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Seven Brief Lessons on Physics By Carlo Rovelli Cover Image
ISBN: 9780399184413
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Published: Riverhead Books - March 1st, 2016

Many books come along purporting to be for the non-scientist, easy for the general reader, but they either are not or are so dumbed down as to be pointless. This one, however, is the real deal: a book about physics for the nonspecialist that is not pitched to any lowest-common-denominator level and manages to convey not only the essence of the major questions of physics in the 20th Century but explain how much we do and how much we do not know---and why. This is a gem. Elegantly simple while in no way simplistic, the ideal primer. Much recommended. -Mark's June Staff Pick, 2016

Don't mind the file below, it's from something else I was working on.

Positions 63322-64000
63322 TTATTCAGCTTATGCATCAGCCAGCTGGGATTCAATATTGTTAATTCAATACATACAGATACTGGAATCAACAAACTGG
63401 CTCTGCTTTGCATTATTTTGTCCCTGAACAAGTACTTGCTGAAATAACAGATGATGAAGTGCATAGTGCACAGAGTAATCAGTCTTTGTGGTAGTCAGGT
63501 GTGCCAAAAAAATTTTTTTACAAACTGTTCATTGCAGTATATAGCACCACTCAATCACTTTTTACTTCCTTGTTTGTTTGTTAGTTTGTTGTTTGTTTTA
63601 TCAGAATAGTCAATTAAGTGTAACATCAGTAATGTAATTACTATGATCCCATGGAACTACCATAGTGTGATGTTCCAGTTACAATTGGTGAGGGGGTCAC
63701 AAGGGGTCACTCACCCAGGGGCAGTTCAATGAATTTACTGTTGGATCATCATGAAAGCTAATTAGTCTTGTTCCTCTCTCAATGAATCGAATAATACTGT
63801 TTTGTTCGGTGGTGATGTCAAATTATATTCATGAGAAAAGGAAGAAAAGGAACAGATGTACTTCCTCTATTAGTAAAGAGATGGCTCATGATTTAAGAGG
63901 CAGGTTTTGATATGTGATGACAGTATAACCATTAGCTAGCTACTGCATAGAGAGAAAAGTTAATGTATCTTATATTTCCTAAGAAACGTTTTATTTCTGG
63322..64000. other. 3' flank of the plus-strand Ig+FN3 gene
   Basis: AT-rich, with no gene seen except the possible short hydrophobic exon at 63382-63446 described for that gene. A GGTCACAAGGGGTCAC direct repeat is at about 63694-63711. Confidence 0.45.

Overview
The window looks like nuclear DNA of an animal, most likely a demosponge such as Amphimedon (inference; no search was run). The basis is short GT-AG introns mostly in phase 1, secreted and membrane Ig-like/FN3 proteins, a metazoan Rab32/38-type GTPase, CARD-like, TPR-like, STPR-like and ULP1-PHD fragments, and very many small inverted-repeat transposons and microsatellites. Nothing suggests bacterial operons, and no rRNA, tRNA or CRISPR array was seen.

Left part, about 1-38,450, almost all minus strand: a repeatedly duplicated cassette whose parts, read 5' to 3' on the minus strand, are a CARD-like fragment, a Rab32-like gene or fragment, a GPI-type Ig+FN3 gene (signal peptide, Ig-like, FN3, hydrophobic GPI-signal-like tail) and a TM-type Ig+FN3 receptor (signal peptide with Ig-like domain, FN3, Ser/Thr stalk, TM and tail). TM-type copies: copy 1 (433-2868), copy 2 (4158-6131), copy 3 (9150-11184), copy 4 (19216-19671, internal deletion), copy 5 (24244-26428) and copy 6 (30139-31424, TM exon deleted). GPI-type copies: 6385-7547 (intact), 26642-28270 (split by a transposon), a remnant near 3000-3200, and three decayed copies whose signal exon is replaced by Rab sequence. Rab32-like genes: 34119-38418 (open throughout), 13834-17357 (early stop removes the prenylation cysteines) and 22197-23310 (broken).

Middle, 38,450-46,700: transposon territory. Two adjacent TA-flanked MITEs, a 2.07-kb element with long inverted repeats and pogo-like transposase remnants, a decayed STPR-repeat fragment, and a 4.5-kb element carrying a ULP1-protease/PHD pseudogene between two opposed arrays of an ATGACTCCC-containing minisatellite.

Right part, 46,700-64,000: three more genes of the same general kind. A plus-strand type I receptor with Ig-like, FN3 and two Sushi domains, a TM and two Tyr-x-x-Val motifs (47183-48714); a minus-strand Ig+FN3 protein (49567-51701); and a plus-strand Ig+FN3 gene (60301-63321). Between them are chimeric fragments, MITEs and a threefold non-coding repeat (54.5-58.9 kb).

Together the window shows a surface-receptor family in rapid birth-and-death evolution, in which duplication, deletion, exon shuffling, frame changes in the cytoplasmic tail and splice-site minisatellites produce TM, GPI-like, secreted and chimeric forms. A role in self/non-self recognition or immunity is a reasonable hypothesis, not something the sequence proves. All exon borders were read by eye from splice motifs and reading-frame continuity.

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Numero Zero By Umberto Eco, Richard Dixon (Translated by) Cover Image
By Umberto Eco, Richard Dixon (Translated by)
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ISBN: 9780544635081
Published: HarperVia - November 3rd, 2015